In Union, S.C., a prosecutor announced he would seek the death penalty for Susan Smith, the woman accused of drowning her two young sons, 3-year-old Michael and 14-month-old Alex. (Smith was convicted of murder, but was sentenced to life in prison.)
1996
Gunmen in Trabzon, Turkey, hijacked a Black Sea ferry with more than 200 people on board, and demanded that Russian troops stop fighting Chechen rebels in Pervomayskaya. (The hostages were released three days later).
1997
Entertainer Bill Cosby's only son, Ennis, was shot to death in Los Angeles in an apparent roadside robbery attempt.
1997
Israeli soldiers dismantled their military headquarters in Hebron, marking the beginning of the end of Israel's 30-year-old rule in the West Bank city.
1997
In Atlanta, two bomb blasts an hour apart rocked a building containing an abortion clinic, injuring six people.
1998
The tobacco industry reached a $15.3 billion settlement with the state of Texas.
1998
Ten people were injured by an ammonia leak in southeastern Mexico near a petrochemical complex run by state oil monopoly Petroleos Mexicanos. The leak was near the village of Zacatal Victoria.
1998
Heirs to William Randolph Hearst lost a bid to develop a $120 million resort on the California coast. The California Coastal Commission voted unanimously to reject changes to San Luis Obispo County zoning regulations that would have allowed the Hearst Corporation to build a 650-room golf complex. The vote was hailed by environmentalists who said it saved 1 of the last stretches of undeveloped coastline between Los Angeles and San Francisco.
1999
Forty-five ethnic Albanians were found slain near the southern Kosovo village of Racak.
1999
Closing three days of opening arguments, House prosecutors demanded President Clinton's removal from office, telling a hushed Senate that otherwise the presidency itself may be "deeply and perhaps permanently damaged."
2000
Ricardo Lagos was elected Chile's first socialist president since Salvador Allende.
2005
Ariel Sharon gives 'free hand' to military for crack-down
2005
U.S. reported to mount covert operations in Iran
2005
Japan plans defense against Chinese invasion
2006
Free Software Foundation releases first draft of GPLv3
2006
Daily protests in Sarajevo, organized online
2006
West Australian Premier Geoff Gallop resigns
2006
U.S. senators defend Pakistan missile strike that killed 18
2006
New Zealand's secrets from 20 years ago released
2006
Brazilian general dies in Haiti
2006
Israeli PM Ariel Sharon briefly opens eyes
2006
CNN banned from Iran after misquoting president
2006
Ellen Johnson-Sirleaf inaugurated as Liberian president
2006
Earthquake south of Medan, Indonesia
2006
Miami police officer injured after falling from horse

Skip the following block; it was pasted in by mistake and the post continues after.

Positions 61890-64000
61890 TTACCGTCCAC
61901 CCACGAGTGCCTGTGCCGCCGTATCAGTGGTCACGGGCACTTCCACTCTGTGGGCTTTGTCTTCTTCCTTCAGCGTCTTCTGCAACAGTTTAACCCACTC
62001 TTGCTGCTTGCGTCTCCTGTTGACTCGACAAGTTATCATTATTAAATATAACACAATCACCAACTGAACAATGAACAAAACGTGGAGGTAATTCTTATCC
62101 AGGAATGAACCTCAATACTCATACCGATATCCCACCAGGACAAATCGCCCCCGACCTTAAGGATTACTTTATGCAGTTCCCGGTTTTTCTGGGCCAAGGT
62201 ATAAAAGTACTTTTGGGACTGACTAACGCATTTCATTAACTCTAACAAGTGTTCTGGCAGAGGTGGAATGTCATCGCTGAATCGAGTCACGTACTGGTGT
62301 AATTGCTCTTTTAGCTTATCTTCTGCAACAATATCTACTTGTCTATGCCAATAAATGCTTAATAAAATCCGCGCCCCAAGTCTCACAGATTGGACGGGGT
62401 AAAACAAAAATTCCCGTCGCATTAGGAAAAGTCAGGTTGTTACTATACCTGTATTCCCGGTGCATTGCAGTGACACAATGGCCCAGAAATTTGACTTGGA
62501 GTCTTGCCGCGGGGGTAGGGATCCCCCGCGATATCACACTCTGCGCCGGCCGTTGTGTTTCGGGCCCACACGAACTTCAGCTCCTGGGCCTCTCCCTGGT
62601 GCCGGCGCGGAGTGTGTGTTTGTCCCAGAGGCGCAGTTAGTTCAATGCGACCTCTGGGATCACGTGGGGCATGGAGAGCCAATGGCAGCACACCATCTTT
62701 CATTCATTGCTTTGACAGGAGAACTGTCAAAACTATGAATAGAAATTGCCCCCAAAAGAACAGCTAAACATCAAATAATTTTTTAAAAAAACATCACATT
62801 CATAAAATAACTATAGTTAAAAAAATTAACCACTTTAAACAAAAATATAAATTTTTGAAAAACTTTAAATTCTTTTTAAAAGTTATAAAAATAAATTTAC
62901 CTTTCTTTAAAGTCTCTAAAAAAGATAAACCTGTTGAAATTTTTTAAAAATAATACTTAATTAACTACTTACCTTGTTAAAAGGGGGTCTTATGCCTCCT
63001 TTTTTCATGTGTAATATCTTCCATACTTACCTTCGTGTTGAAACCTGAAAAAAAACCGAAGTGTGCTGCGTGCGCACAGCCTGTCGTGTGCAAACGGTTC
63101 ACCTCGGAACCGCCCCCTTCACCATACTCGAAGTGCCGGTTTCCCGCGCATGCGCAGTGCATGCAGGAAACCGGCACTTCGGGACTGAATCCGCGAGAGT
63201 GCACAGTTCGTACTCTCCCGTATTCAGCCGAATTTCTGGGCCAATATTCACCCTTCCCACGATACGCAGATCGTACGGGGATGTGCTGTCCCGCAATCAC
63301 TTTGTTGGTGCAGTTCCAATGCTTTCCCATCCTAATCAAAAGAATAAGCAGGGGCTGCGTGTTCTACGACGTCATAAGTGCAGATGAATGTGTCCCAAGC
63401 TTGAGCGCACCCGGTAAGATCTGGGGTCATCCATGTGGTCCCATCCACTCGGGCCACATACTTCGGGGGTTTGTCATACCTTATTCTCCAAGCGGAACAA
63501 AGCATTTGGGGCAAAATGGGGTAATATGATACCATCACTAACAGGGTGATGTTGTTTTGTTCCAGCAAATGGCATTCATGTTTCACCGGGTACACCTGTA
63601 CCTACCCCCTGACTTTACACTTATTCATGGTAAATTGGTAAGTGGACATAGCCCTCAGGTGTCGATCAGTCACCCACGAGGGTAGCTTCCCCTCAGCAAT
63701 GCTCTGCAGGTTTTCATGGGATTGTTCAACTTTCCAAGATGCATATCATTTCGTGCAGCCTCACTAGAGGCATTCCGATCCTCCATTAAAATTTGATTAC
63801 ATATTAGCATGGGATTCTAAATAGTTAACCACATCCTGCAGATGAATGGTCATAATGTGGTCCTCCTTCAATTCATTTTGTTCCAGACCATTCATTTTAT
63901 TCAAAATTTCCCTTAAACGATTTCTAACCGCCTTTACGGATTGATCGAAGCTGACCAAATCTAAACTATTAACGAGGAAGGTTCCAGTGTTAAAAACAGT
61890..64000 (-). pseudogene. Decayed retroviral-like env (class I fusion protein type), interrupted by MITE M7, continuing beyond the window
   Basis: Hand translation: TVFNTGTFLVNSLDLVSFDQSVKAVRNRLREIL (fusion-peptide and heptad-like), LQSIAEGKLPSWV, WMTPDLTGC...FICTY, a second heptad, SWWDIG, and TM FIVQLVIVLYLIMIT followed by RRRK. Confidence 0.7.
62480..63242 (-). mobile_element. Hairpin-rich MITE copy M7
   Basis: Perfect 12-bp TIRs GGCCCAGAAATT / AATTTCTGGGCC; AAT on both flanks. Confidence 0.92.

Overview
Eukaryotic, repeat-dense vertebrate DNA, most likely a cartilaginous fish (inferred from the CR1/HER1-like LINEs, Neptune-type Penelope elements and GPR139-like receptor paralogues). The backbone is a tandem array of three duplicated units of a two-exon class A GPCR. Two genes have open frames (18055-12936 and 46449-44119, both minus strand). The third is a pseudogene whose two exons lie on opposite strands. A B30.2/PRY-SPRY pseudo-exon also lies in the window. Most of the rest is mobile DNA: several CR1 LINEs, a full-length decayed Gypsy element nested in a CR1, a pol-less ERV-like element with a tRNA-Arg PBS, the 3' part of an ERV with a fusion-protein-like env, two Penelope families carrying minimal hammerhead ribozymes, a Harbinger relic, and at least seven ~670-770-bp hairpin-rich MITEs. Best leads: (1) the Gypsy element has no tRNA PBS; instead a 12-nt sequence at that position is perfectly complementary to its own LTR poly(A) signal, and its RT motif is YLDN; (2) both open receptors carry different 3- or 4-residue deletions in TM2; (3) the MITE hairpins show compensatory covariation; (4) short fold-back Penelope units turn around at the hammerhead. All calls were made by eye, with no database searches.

2006
Arizona may have driest winter in centuries
2007
New Zealand's threatened species list updated
2007
Google and Yahoo remain on the top of the U.S. web search market
2007
Orange County Sheriff's Office still investigating into Tigger hit
2007
Bravitude climbing fast on Google
2007
String of church fires in Greenville, NC cause concern
2007
Victoria power grid collapses due to spot fires
2007
Clashes in central Bolivian city kills two
2008
UFO sightings reported in Texas town
2008
Sun to acquire MySQL AB
2008
Naked News to create international language editions
2008
American actor Brad Renfro dies at age 25
2008
George Bush completes his Middle East tour
2008
Nearly two dozen people killed in bomb blast on bus in Sri Lanka
2008
Japanese detain two anti-whaling activists, deny abuse claims
2008
'Tom Cruise: An Unauthorized Biography' released, $100 million lawsuit in planning stages
2009
Tighten 'noose' so Osama can't operate: Obama
2009
US actor Patrick McGoohan dead at age 80
2009
Burris sworn in as US Senator for Illinois
2012
Russian spacecraft Phobos-Grunt falls in Pacific Ocean
2012
Dozens killed, injured after blast hits Shias in Punjab, Pakistan
2013
Helicopter collides with crane in central London

In the early days of Unix, a date-tagged list of historical events was used by system administrators to add some interest to the system's Message of the Day. Whenever users logged in they would be presented with the latest system notices, perhaps some mildly amusing quotes and one or two lines of historical events, based on the current date.

Today in History (UNIX calendar) uses some of the entries from the original library but is updated with current events as well. Instead of plain text, each entry is now formatted in HTML and each day may include one or more icons of historical figures or celebrities.

Other things unique to the UNIX calendar are references to dates found in fictional literature such as Lord of the Rings, perhaps undue emphasis on people and events that were part of popular culture in the 70's and technical minutiae about computers and operating systems that might not be found in other places.

In association with Amazon, this symbol is a link to related products at amazon.com. Any proceeds resulting from the sales of these products are used to defray the cost of maintaining the Today in History site and editorial efforts.